The U.S. travel ban on citizens of seven Muslim-majority countries could affect demand for travel to the United States, the UN World Tourism Organization said.
Alongside widespread protests at airports, the executive order by President Donald Trump has led to criticism from airlines and the travel industry over the way it was implemented with no prior warning and the lack of clarity over the rules.
"Besides the direct impact, the image of a country which imposes travel bans in such a hostile way will surely be affected among visitors from all over the world and risk dumping travel demand to the United States," UNWTO Secretary General Taleb Rifai said in a statement.
Seeking to capitalise on the restrictions, companies and officials in Asia said they would target greater tourism and education ties with Muslims worried about the curbs.
The White House has said the move to put a 120-day hold on allowing refugees into the country, an indefinite ban on refugees from Syria and a 90-day bar on citizens from Iran, Iraq, Libya, Somalia, Sudan, Syria and Yemen, is to protect U.S. citizens.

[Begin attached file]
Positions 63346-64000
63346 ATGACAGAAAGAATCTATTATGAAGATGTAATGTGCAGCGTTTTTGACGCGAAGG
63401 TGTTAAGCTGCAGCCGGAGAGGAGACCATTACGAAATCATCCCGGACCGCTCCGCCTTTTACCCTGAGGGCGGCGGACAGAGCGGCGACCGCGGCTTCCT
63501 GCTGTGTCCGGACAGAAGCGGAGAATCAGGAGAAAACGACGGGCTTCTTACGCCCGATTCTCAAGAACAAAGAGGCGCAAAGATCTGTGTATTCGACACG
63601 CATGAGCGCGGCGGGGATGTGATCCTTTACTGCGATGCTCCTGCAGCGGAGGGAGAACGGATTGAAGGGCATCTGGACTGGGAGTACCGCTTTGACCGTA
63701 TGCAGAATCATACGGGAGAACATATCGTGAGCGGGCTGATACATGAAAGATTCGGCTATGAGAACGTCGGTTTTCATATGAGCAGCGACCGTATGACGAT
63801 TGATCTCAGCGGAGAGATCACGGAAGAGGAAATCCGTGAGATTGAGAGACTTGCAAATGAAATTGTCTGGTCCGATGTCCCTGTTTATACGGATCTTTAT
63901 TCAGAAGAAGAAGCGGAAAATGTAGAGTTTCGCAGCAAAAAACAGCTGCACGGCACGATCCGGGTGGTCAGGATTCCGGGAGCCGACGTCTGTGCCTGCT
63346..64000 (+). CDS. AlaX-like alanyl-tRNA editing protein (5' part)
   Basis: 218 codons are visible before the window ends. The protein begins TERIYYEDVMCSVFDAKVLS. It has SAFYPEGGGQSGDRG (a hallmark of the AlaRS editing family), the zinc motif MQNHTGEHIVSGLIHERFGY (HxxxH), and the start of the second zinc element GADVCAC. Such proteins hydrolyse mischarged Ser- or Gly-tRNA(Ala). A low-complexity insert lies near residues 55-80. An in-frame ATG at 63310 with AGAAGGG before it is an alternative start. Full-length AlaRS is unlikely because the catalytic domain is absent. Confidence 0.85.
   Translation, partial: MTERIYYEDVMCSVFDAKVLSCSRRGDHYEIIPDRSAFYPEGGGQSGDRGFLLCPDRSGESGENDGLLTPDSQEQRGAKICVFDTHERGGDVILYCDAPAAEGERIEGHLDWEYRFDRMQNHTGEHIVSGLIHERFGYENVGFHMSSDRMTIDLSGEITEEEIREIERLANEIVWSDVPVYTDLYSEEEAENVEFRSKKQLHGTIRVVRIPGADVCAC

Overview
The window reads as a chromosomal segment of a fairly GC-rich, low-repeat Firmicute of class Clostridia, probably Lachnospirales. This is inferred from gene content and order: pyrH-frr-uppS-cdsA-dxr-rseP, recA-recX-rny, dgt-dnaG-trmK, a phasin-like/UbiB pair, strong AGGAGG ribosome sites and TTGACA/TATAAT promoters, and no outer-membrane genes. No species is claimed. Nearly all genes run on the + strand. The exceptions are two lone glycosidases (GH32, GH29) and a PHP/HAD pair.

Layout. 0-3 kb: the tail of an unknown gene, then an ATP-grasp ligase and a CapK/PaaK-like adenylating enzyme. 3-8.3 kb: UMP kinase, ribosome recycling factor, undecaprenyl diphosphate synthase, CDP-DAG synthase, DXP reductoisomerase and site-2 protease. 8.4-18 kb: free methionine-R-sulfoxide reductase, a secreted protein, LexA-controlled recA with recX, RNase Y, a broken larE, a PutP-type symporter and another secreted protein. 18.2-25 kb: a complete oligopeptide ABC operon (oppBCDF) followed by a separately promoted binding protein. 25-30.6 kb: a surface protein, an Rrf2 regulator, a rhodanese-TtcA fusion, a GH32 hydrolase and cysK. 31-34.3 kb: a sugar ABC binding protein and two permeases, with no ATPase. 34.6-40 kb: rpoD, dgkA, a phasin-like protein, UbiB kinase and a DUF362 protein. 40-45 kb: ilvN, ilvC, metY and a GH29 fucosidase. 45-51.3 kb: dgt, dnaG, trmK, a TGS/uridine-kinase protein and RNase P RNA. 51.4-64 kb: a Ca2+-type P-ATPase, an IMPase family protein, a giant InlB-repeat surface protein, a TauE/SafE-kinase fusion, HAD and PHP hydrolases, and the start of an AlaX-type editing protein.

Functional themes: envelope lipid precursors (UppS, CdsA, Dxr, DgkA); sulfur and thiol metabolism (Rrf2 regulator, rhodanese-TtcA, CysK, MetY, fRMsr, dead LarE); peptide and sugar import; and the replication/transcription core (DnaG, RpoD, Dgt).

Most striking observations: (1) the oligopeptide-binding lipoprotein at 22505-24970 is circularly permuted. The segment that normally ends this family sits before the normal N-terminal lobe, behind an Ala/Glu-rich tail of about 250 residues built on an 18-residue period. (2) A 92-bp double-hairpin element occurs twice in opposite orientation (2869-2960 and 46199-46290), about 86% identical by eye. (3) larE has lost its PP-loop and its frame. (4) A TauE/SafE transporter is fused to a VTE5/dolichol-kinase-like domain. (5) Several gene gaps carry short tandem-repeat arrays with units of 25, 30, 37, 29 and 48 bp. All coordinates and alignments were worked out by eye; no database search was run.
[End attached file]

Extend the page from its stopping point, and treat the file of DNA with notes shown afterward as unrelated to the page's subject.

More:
UNWTO's Rifai said it may worsen security risks. "Global challenges demand global solutions and the security challenges that we face today should not prompt us to build new walls; on the contrary, isolationism and blind discriminatory actions will not lead to increased security but rather to
growing tensions and threats," he said.
U.S. airlines' shares dropped on Monday over concerns on the impact of the immigration order, although analysts have said they did not expect a material impact for now.
The World Travel and Tourism Council, representing travel industry executives, also urged the Trump administration to rethink the ban, saying the travel and tourism sector was responsible for the livelihoods of millions worldwide.
"The U.S. has suffered in the past from similar isolationist policies. We urge the Trump Administration to reconsider this ban," WTTC President and CEO David Scowsill said in a statement.
The WTTC estimates the travel and tourism industry directly contributed 2.7 percent of the U.S. total gross domestic product in 2015.
Victoria Bryan (rtr)